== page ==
(Getty Images/Nebraska Examiner)

This story was originally published in the Nebraska Examiner.

LINCOLN — A preliminary budget report issued Wednesday by a legislative committee leaves open the allocation for the University of Nebraska system, an allocation that has been criticized as failing to keep up with inflation.

The university system had requested a 3% annual increase in its budget, but new Gov. Jim Pillen’s budget recommendation came in below that.

Pillen, a former member of the NU Board of Regents, had penciled in a 2% increase for each of the next two fiscal years in his proposed budget.

State Sen. Robert Clements
State Sen. Robert Clements of Elmwood (Courtesy of Unicameral Information Office)

State Sen. Robert Clements of Elmwood, who chairs the Legislature’s budget-writing Appropriations Committee, said the committee wanted to hear from university officials before making a final budget recommendation.

The university’s budget hearing with the committee is scheduled March 3.

Clements said the committee’s decision will likely fall between 2% and 3%.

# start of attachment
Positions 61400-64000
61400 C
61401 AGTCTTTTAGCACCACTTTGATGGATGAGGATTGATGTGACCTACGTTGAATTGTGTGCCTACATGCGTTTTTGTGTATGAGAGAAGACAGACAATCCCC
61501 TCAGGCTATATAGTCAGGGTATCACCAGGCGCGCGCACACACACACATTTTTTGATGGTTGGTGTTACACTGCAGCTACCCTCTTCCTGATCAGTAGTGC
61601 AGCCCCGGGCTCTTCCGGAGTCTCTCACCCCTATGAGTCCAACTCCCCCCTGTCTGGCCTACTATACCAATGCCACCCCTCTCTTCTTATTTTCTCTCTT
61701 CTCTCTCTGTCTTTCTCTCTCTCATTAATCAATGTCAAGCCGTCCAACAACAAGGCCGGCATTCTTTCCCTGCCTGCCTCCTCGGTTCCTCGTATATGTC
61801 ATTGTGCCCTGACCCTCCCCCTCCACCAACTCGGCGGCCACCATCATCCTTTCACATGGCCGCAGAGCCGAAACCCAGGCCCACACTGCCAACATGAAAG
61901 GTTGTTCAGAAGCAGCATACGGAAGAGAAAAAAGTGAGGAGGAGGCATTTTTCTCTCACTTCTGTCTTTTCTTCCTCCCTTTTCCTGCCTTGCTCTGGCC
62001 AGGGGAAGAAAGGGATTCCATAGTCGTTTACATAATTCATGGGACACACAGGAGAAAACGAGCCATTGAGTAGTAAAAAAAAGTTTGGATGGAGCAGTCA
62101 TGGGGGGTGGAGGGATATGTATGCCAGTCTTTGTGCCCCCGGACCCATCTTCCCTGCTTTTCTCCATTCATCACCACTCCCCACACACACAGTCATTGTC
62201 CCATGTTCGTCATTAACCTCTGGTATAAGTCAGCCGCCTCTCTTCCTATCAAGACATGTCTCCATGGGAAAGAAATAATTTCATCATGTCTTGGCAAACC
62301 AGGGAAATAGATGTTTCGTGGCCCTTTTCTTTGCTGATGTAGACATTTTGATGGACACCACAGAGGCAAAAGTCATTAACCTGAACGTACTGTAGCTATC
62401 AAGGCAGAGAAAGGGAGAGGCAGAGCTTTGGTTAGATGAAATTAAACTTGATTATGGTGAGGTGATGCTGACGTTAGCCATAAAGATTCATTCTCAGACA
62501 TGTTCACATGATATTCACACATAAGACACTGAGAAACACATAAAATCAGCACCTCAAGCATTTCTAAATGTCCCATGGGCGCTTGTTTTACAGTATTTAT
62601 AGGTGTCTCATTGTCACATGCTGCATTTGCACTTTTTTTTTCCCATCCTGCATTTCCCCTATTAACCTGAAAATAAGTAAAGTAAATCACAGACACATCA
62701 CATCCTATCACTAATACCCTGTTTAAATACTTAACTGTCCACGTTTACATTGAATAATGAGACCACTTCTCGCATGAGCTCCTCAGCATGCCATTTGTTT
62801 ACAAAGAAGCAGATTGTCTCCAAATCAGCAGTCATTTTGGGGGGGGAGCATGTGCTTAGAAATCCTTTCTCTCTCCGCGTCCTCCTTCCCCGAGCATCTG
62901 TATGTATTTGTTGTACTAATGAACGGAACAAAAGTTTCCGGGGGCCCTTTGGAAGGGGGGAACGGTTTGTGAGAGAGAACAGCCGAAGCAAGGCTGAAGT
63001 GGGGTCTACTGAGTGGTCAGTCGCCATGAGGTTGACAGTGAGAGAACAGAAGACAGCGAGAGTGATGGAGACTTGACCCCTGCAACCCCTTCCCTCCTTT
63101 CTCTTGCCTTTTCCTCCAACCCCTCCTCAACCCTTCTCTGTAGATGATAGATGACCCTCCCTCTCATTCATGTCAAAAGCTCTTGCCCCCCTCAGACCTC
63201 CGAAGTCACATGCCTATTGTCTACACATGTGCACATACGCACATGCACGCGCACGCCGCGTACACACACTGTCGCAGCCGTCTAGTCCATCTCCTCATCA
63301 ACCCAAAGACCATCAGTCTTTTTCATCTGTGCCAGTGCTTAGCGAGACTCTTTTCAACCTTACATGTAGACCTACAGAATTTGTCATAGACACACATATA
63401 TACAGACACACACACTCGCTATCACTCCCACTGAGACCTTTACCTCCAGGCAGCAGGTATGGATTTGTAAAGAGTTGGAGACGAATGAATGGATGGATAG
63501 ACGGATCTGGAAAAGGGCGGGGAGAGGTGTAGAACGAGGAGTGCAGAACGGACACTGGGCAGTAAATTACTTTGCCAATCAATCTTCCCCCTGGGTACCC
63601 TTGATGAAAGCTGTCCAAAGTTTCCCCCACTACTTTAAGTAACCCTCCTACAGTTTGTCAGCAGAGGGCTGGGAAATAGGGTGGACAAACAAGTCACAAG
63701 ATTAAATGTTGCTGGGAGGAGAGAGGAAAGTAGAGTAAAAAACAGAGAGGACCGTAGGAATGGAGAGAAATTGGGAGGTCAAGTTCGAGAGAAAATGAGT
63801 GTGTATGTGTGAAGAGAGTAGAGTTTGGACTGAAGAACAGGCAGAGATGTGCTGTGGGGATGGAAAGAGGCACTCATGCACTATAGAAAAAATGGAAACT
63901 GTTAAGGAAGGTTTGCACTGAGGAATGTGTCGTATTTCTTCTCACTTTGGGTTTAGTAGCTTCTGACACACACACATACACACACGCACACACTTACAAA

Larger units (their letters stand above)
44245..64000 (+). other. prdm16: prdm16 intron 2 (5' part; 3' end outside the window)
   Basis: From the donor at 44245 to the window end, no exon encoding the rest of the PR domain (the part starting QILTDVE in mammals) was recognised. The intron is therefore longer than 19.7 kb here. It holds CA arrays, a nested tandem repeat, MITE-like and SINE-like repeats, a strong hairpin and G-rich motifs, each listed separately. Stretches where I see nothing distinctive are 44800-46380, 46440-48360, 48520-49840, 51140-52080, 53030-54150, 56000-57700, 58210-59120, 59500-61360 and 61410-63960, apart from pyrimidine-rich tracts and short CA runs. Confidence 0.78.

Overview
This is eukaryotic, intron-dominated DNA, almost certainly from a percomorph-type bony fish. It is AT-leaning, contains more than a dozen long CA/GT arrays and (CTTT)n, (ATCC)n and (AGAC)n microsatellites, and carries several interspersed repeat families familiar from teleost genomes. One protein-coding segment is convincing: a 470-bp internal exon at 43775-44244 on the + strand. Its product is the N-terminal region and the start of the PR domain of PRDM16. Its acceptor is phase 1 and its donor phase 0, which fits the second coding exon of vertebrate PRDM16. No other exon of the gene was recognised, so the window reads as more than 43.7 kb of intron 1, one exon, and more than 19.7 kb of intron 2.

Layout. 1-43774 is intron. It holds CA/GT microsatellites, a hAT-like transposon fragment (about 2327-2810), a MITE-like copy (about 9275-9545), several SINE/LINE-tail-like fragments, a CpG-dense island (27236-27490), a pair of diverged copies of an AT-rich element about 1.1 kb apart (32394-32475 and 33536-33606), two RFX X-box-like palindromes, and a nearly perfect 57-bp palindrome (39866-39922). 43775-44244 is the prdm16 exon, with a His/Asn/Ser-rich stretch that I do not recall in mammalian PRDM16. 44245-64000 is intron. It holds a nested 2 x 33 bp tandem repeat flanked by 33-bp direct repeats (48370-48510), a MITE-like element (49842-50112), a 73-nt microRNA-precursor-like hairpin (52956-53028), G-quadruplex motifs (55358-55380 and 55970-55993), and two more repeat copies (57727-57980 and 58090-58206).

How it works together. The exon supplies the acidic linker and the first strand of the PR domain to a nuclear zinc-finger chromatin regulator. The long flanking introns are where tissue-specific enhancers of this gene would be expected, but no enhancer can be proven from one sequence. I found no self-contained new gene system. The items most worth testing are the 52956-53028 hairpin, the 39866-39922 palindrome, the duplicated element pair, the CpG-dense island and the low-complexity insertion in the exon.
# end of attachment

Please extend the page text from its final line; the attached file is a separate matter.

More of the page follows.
‘Preliminary report’

Wednesday’s “preliminary report” on the state budget from the Appropriations Committee was the first hint of where the state budget might land.

By and large, it followed the governor’s proposals, beyond leaving open later adjustments for the university system, state corrections and Health and Human Services.

While the governor proposes a budget, state lawmakers get the final say after taking testimony from state agency officials and the public, and after debating budget bills over three rounds of consideration.

Pillen has proposed a spending increase of 1.3% over the next two fiscal years, and instead focusing his allocations on a $1 billion fund to finance increased state aid to K-12 schools, cuts in income taxes and construction of a new prison and the Perkins County Canal.

Keeping up with inflation

Some groups, including the OpenSky Policy Institute, have questioned whether the 2% spending increases for NU would allow its campuses to keep up with inflation.

The state is sitting on an unprecedented amount of excess tax revenue, as well as a $1.8 million cash reserve, prompting a slew of proposals to cut taxes, increase tax credits or invest those funds in workforce or economic development programs.

Clements said he does want to keep the cash reserve at about $1.3 billion, which is above the $900 million that has been recommended to cover two months of state expenses.

The senator, a banker who worked through the farm crisis of the 1980s, said he wants to protect against a possible economic downturn.

“I got more conservative after that,” Clements said.

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